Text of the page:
Originally written on Race Review Online  |  Last updated 10/27/14

DAYTONA BEACH, FL - FEBRUARY 05: Regan Smith drives the #78 Furniture Row Chevrolet during practice for the NASCAR Sprint Cup Series Daytona 500 at Daytona International Speedway on February 5, 2010 in Daytona Beach, Florida. (Photo by Sam Greenwood/Getty Images for NASCAR)

 

Last Saturday's bash at Bristol looked the same but acted a different part. Following fan outcry this spring, the condescending millionaire ears of Bristol owner Bruton Smith decided to listen and make some changes.

After overhauling the beloved 36 degrees of banking in 2007 with variable banking, Mr. Smith made the run-and-gun call of grinding down the upper layer of asphalt this summer in hopes of bringing back the old style of bumpin' and bangin' racing. The 2012 summer renovation complete, teams hit the track with one part anticipation and another part trepidation, and delivered smashing entertainment for the masses. Did the old Bristol rise from the dead?

That’s the issue at stake in this episode of Bonus Points, a weekly feature in which Sports-at-Work writers Sam Salo and Luke Krmpotich debate a current issue in NASCAR, giving their takes on the way things ought to be. Sometimes, Sam and Luke will agree; other times, they may have slightly differing opinions; and on occasion, they'll be at each other's throats.

Each writer will also assign a "flag" value to his opinion on the question: checkered flag if it's a slam dunk, green flag if he's mostly convinced, yellow flag if it's a toss-up, red flag if he's pessimistic or black flag if he's dead set against the idea.

Sam: To get logically surgical about it, it's hard to tell. From a visual standpoint, the racing was more or less the same.

The cars not only continued to run a high line, but drivers actually found the high line to be the fastest route, due to the presence of the shaved-down concrete and, evidently, resultant grip. It was still a beast to pull off a pass on the low line at times, something which never would have happened under the pre-2007 design. Prior to 2007, if you were high on the track, you were going to be low on speed; the bottom was the only place to survive and thrive. So, from a racing standpoint, things appeared to be somewhat similar to the style of racing that was intended to be fixed.

On the flip side of the coin, there was action and controversy present Saturday night which hasn't been around for the last five or so years at Bristol. More cautions were had, less massive green flag runs were present, and a great deal of classic Bristol ire was put on display. A completely unexpected rivalry between Tony Stewart and Matt Kenseth was born; Danica Patrick had another chance to be angry on the tube; and in general, more beatin' and bangin' was present. For all of the same-style racing, a distinctly old-school Bristol look was there.

What's to make of all of that? It's hard to tell if the elements of classic Bristol on display were truly the result of a new track configuration or the entertaining results of a few on-track shenanigans. It does indeed look like the new surface, high-groove and all, has produced racing that while similar to recent years, has enough of a different warp and woof to qualify the racing style as new and improved. At least somewhat.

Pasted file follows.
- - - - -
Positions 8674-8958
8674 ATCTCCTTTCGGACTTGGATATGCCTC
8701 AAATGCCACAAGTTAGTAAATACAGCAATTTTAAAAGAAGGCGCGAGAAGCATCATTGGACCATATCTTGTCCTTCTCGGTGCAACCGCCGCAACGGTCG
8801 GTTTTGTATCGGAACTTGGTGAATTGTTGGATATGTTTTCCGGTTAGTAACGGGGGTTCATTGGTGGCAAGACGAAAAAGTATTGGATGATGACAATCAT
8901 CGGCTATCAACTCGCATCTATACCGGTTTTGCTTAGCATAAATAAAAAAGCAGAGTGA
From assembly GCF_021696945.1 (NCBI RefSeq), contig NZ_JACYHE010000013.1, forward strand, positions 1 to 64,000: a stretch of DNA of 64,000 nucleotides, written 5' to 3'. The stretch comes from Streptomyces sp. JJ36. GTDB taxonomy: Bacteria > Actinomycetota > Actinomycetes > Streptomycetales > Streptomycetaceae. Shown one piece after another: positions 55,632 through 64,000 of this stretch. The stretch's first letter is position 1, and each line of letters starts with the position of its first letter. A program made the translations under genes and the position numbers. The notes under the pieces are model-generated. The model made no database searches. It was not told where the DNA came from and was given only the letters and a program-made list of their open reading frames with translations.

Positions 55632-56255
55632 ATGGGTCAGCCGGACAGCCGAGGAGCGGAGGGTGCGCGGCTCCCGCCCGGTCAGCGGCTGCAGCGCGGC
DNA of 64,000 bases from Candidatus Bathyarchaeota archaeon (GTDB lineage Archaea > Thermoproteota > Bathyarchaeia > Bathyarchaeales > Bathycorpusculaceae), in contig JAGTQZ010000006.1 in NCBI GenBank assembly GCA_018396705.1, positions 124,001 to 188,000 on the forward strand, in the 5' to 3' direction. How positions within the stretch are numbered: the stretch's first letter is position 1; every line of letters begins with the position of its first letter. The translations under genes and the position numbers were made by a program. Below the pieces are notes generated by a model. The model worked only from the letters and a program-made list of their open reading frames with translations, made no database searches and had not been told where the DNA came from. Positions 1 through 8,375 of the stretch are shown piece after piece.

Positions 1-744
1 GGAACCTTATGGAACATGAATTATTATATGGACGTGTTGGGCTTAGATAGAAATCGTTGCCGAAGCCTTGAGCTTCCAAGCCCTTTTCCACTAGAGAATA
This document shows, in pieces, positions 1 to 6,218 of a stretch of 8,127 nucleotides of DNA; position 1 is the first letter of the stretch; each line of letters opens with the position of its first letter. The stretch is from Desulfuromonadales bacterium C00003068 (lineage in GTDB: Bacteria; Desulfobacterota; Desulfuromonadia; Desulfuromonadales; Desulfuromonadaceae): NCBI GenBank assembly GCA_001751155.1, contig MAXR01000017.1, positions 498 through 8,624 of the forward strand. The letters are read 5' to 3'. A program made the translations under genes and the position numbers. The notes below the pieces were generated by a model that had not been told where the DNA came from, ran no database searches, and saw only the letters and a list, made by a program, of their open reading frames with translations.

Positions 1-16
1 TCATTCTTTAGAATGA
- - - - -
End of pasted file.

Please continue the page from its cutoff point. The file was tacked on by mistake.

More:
There might have been more yellow flags thrown on Saturday evening, but this writer gives a cautious but truly green wave of the rag to the re-redone Bristol. New doubts might still be present, but not enough to get in the way of some old-fashioned Bristol enthusiasm.

Luke: As I wrote earlier this week, there's a fine line to tread on the issue of whether or not the old Bristol is back following the recent renovations. Without a doubt, the action was scintillating, with cautions falling fierce and aplenty. One-groove racing was in vogue and the old chrome horn was back in style. Brian Vickers made a Kyle Busch-esque save en route to his second Bristol top-five of the year. Tony Stewart and Matt Kenseth hatched a controversy, while SHR underling Danica Patrick did the same with Regan Smith shortly thereafter. By any measure, it was one of the best races of the 2012 season.

However, there was one major, and unexpected, difference from the Bristol of years gone by. The fast groove was not the low line, as before. Surprisingly enough, it was the top line--which now has less banking than in the spring race--that provided the quickest trip around the joint.

Why was that the case? No one seems to quite know. Will the top groove remain the undisputed preferred line in races to come? That's anyone's guess.

But wherever the cars ran fastest, the overall effect for the spectators was much the same as back in the good ol' days at Thunder Valley. Long gone appear to be the days of single-digit cautions, let alone the recent snoozefests with but four or five stoppages at the half-mile bullring of NASCAR.

Perhaps the only disappointment was the lack of more theatrics at the end of the event, when Denny Hamlin pulled away and cruised to a relatively comfortable margin of victory. But not every race has to end in a green-white-checkered finish, and fans appreciate seeing the best cars finish up front rather than having the winner decided by stock car version of Russian roulette.

In conclusion, the old Bristol is not "back," at least not in a verbatim sense. But in its spirit and the excitement it brings to the heart of NASCAR fans, I'm happy to award the green flag of confidence that Bristol is back in style!

Final analysis: There is consensus among Sports-at-Work prognosticators, with the hypothesis of "Bristol is back" receiving a solid green flag of approval.


Photo courtesy of NASCARmedia.com

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